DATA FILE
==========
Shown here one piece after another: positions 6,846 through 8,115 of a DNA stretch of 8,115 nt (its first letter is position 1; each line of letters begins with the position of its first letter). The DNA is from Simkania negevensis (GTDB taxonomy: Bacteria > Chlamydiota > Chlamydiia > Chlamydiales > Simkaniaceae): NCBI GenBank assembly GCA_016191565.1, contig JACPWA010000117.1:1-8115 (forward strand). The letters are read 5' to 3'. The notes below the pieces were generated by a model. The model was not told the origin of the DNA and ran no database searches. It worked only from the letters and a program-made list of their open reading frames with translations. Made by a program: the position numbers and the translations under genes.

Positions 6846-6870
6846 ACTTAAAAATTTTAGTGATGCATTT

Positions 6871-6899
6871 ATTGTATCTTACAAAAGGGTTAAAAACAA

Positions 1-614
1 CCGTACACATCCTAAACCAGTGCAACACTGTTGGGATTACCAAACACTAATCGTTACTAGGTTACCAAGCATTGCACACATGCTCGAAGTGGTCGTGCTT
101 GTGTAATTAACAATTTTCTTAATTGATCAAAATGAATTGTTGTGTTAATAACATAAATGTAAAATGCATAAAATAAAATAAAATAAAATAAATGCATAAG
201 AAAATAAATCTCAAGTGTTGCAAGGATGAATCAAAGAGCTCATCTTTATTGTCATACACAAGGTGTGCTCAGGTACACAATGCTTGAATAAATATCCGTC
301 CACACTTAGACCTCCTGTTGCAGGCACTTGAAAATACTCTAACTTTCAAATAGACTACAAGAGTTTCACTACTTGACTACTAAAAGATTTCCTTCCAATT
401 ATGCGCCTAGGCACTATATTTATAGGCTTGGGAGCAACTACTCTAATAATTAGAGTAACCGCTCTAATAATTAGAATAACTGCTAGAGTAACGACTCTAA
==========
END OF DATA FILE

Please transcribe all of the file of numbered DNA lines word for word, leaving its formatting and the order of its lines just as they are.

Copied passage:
Shown here one piece after another: positions 6,846 through 8,115 of a DNA stretch of 8,115 nt (its first letter is position 1; each line of letters begins with the position of its first letter). The DNA is from Simkania negevensis (GTDB taxonomy: Bacteria > Chlamydiota > Chlamydiia > Chlamydiales > Simkaniaceae): NCBI GenBank assembly GCA_016191565.1, contig JACPWA010000117.1:1-8115 (forward strand). The letters are read 5' to 3'. The notes below the pieces were generated by a model. The model was not told the origin of the DNA and ran no database searches. It worked only from the letters and a program-made list of their open reading frames with translations. Made by a program: the position numbers and the translations under genes.

Positions 6846-6870
6846 ACTTAAAAATTTTAGTGATGCATTT

Positions 6871-6899
6871 ATTGTATCTTACAAAAGGGTTAAAAACAA

Positions 1-614
1 CCGTACACATCCTAAACCAGTGCAACACTGTTGGGATTACCAAACACTAATCGTTACTAGGTTACCAAGCATTGCACACATGCTCGAAGTGGTCGTGCTT
101 GTGTAATTAACAATTTTCTTAATTGATCAAAATGAATTGTTGTGTTAATAACATAAATGTAAAATGCATAAAATAAAATAAAATAAAATAAATGCATAAG
201 AAAATAAATCTCAAGTGTTGCAAGGATGAATCAAAGAGCTCATCTTTATTGTCATACACAAGGTGTGCTCAGGTACACAATGCTTGAATAAATATCCGTC
301 CACACTTAGACCTCCTGTTGCAGGCACTTGAAAATACTCTAACTTTCAAATAGACTACAAGAGTTTCACTACTTGACTACTAAAAGATTTCCTTCCAATT
401 ATGCGCCTAGGCACTATATTTATAGGCTTGGGAGCAACTACTCTAATAATTAGAGTAACCGCTCTAATAATTAGAATAACTGCTAGAGTAACGACTCTAA